Wednesday, May 29, 2013

And so it begins

I have a long history with food. Not all of it great. Lots of dieting, thinking different foods are BAD, obsessing about it, counting calories and then stressing about passing that onto my own kids. One of my big parenting goals was to NOT pass this disorder thinking about food onto my kids. I try very hard to live by the advice "I give the kids the good food, and it's their job to eat it". We try to sit down and eat as a family as much as possible. On the weekends, when they are too excited to sit and eat breakfast, we explain that you can get up without eating, but no snacks. Next food chance is lunch. Food is a relatively low stress parenting area for me, honestly.

I try to get them to try new things, but in general, they eat pasta, mac and cheese, chicken nuggets, pizza, and grilled cheese sandwiches. All fruits, a few veggies, and usually both kids eat what I would classify as a good dinner. Sometimes we will have ice pops or cookies or brownies, but I try to not make that a nightly thing. And I also try to not tie the treats to finishing their dinner. On the other hand, I don't let them only have cookies for dinner, either. (I will admit to ice cream for dinner every once in a while, though).

I don't know if I over think the food thing because of my history, or if this is totally normal for all parents, but I am grateful that in general, my kids eat decently and have age appropriate table manners.

As with all things parenting, I've finally gotten to my breaking point with dinner. Every night we cook what I would classify as 1.5 dinners. We cook for Aaron and I, and then we are sure to cook something we know the kids will eat. It isn't like it HUGE time consuming thing, but it's another pot to clean, appliance to turn on, blah blah blah. And since I haven't been working from home, I can't prep dinners in advance like I used to. I just want things to be a little easier, and I feel like the kids are old enough that we can all just eat the same thing. I know, Jen. You are smart and have been doing this since day 1. But I feel like now, the longer I put it off, the harder it may be! So, tonight, we begin the hardcore 'this is what we are serving for dinner'. I know in my heart that they won't let themselves starve, and I also know that even when I give them exactly what they want for dinner, they sometimes don't eat it. My kids usually eat really well at two meals.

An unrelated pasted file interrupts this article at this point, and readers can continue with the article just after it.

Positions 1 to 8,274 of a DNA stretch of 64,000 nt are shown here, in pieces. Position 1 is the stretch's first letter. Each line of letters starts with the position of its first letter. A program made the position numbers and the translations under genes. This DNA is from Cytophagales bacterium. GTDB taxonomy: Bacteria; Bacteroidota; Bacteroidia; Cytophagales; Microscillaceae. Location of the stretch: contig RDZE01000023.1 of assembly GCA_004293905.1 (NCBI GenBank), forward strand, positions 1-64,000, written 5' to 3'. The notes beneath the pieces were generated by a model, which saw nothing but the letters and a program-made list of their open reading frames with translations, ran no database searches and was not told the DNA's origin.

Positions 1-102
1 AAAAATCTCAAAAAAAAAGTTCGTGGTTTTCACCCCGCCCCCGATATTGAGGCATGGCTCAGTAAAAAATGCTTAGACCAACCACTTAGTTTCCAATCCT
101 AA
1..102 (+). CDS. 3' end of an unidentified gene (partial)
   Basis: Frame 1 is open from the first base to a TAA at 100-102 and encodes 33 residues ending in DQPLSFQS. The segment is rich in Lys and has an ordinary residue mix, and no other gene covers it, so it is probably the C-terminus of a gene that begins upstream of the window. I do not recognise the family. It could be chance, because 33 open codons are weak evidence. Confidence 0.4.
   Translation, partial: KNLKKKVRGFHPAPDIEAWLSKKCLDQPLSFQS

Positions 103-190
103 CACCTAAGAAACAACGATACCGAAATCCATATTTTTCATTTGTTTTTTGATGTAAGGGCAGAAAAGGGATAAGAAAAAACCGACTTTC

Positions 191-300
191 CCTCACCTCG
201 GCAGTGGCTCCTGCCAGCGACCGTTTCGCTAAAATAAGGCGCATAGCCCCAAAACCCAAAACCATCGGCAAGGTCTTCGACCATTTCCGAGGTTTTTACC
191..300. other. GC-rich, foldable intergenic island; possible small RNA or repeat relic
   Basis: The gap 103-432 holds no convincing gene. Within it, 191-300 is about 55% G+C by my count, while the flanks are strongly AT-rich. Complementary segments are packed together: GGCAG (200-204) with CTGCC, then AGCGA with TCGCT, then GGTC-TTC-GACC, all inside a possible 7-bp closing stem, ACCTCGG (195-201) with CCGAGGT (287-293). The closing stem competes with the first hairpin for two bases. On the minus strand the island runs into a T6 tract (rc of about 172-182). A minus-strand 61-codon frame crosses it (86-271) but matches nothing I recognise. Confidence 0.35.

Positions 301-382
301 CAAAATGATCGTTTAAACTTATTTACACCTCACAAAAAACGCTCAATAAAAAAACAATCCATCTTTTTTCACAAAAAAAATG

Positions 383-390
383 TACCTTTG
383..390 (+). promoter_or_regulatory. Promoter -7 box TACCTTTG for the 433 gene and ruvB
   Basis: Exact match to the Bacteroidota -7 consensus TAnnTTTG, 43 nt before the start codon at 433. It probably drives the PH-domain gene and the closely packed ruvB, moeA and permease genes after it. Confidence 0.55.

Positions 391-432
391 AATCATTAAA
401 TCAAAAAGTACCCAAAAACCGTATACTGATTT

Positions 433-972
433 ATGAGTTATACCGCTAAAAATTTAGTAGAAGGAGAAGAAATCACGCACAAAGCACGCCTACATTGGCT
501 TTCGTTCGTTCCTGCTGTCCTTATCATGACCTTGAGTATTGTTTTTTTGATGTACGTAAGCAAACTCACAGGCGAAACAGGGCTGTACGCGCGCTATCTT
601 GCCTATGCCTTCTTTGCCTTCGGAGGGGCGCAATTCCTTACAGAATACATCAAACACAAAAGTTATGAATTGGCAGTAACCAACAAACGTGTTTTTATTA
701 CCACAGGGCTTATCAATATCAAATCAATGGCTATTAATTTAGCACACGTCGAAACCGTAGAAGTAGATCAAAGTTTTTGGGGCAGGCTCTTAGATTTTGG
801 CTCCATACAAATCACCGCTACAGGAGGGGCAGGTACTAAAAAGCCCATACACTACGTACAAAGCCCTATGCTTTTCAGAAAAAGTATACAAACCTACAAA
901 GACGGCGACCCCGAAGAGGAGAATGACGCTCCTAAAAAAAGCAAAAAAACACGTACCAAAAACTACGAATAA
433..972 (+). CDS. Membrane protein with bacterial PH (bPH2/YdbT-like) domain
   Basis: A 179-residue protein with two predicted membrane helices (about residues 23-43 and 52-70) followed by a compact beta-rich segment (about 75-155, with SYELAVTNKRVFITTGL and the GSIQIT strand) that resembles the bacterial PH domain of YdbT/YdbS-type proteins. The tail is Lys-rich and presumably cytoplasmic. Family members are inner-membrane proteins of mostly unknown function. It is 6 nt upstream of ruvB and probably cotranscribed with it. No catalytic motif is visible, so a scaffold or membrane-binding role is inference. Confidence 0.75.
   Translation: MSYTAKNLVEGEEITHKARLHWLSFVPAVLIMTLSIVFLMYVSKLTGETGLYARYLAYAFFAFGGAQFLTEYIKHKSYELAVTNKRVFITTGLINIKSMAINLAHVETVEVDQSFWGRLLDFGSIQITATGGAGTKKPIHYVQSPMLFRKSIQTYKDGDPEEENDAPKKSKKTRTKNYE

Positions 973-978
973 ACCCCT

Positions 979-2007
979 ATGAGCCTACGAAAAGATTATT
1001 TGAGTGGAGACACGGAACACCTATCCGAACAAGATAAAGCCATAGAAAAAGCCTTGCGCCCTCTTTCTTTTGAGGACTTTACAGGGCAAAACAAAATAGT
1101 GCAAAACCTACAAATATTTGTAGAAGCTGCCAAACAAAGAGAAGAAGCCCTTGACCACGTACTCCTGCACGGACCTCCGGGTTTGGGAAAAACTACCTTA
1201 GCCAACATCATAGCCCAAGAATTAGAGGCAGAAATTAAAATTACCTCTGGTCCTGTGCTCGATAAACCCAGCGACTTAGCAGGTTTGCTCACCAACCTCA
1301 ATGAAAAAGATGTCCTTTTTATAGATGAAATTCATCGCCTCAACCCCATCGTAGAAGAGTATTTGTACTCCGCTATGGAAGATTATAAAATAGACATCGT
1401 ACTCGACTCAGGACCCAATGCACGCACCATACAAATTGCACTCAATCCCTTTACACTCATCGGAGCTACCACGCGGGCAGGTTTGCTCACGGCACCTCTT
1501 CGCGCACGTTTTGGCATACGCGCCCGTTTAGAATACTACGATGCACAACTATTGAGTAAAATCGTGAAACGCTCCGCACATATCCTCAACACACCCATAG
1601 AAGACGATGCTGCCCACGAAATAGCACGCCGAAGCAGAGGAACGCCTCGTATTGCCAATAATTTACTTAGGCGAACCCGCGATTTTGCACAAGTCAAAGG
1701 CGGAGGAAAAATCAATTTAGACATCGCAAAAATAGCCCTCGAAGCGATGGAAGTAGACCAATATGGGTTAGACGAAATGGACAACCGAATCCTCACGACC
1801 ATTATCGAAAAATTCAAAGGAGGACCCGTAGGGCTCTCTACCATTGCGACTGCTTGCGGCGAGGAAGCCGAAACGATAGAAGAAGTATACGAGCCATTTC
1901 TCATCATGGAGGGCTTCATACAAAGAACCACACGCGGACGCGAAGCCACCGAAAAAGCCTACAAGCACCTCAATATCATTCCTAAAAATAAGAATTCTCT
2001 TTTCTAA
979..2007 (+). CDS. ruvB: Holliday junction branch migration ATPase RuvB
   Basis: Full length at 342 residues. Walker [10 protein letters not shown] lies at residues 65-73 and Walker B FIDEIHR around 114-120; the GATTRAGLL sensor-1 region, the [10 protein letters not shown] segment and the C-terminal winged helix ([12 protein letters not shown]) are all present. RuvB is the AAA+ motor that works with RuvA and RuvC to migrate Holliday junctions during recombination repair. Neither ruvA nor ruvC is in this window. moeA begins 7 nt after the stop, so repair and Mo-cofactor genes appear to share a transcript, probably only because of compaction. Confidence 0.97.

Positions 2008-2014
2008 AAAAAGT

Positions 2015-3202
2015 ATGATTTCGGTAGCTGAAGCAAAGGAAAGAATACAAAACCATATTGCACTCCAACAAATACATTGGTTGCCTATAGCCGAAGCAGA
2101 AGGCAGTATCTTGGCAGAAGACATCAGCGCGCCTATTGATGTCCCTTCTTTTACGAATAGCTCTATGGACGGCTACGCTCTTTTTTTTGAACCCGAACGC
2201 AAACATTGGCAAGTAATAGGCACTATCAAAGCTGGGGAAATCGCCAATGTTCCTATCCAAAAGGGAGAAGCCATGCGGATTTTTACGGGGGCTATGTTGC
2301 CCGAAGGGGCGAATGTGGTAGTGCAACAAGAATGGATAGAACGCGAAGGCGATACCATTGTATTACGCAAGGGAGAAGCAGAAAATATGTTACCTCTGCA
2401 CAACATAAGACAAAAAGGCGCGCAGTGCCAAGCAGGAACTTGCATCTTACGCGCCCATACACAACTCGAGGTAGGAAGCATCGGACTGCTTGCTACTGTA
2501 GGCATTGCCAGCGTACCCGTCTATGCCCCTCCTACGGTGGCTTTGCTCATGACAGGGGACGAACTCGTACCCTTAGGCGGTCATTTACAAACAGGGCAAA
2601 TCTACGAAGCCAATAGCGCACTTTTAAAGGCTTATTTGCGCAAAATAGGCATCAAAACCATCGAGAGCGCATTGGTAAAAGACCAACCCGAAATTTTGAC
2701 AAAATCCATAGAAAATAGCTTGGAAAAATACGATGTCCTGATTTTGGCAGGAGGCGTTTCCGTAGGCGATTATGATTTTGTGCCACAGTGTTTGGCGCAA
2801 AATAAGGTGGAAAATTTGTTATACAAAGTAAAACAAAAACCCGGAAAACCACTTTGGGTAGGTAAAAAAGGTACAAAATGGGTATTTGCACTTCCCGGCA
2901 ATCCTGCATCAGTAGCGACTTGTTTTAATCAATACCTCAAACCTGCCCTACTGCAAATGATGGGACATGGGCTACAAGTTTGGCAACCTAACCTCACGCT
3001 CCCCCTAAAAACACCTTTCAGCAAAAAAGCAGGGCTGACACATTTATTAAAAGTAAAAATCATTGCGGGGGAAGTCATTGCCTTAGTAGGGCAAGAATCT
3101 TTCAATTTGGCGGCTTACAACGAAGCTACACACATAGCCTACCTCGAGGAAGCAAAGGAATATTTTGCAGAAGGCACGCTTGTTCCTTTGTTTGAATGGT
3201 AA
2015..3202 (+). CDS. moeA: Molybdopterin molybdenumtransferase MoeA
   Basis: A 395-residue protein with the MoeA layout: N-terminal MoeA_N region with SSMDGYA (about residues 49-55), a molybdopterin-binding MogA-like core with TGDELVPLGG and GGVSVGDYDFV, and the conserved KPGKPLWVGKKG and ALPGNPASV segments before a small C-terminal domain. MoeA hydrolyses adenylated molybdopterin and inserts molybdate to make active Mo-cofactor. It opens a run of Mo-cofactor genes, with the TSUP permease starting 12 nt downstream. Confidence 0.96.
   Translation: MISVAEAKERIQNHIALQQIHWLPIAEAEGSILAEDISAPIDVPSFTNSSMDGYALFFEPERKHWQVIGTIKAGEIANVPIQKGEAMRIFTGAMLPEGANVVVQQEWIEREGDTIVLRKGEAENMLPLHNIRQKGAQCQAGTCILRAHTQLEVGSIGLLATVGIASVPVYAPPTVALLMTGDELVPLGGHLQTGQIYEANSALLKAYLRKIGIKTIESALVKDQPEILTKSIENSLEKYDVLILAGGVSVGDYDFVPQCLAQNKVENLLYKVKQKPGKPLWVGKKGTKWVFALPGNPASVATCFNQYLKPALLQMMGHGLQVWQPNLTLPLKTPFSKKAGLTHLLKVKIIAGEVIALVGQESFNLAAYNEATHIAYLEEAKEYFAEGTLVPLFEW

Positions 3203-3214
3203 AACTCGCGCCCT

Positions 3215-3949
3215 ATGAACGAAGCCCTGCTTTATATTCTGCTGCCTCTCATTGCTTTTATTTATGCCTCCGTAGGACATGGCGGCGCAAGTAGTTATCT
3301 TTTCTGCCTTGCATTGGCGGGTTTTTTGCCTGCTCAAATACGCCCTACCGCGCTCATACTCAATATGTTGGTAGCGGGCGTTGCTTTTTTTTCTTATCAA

But I also don't relish losing my relatively safe and drama free dinner time, either. Hold me.


Stace said...

We "make" the kids eat what we eat, but I do tend to make sure there is something in the meals (sides usually) that I know everyone will like if I know the main course won't be a favorite for all. That way, no one starves and life is drama-free(ish). I also try to encourage the "try it" rule, but sometimes that's more dramatic than it's worth. And, really, I'm not the most adventurous eater so, while I want my kiddos to try and like way more things than I do, I can understand the pickiness. :)

Rachel said...

Yes, we are also finally cracking down on the fusspot (age 4) about food. No more whining until she gets a back-up meal. For most of this spring I have been cooking 3-4 separate dinners: high fat for the mini-man, low carb for me, white carbs for the preschooler, and often something different for my husband who doesn't exactly appreciate my "healthy" cooking and would like something a little more traditional.

Read Ellyn Satter if you haven't yet. It will make you feel so much more comfortable with the one family dinner. I still need to cook something separate for the dumpling but I have decided one family meal for the rest of us.

But honestly, I really feel like so much of our kids food issues come from school/friends/American culture. I have never even taken my kids to a fast food restaurant (truly, I can't eat there so why should they get to, I know they've been plenty of times with daycare/grandparents so they are not missing out entirely) and yet my kids know to ask about fries and toys and all of that stuff. And the fusspot never met a food she didn't like until she started school. It feels like every store we go into tries to offer my kids a lollipop (argh, sushi restaurant which handed each kid a lollipop on the way out as we were literally on our way across the street to buy them ice cream ...) and every activity comes with a snack and it is just hard to really encourage kids to eat well despite all of that.

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Catwoman73 said...

I do the SAME THING- 1.5 dinners. Every day. My daughter is about to turn four, and I think it might be time to crack the whip in our household, too. Good luck!

HereWeGoAJen said...

Oh lord, we don't do that. I mean, yes, I do that when they are babies and aren't picky yet, but tonight Matt, Ryan, and I had taco soup and Elizabeth had plain spaghetti leftover from last night and strawberries. I don't really cook separately for her, but she almost never eats what we eat. I can usually get away with giving her parts of our dinner not mixed up. Like if we have salad, I pile parts of it on a plate for her before I make the salad. She doesn't like food mixed. Although, Matt really doesn't like food mixed either.

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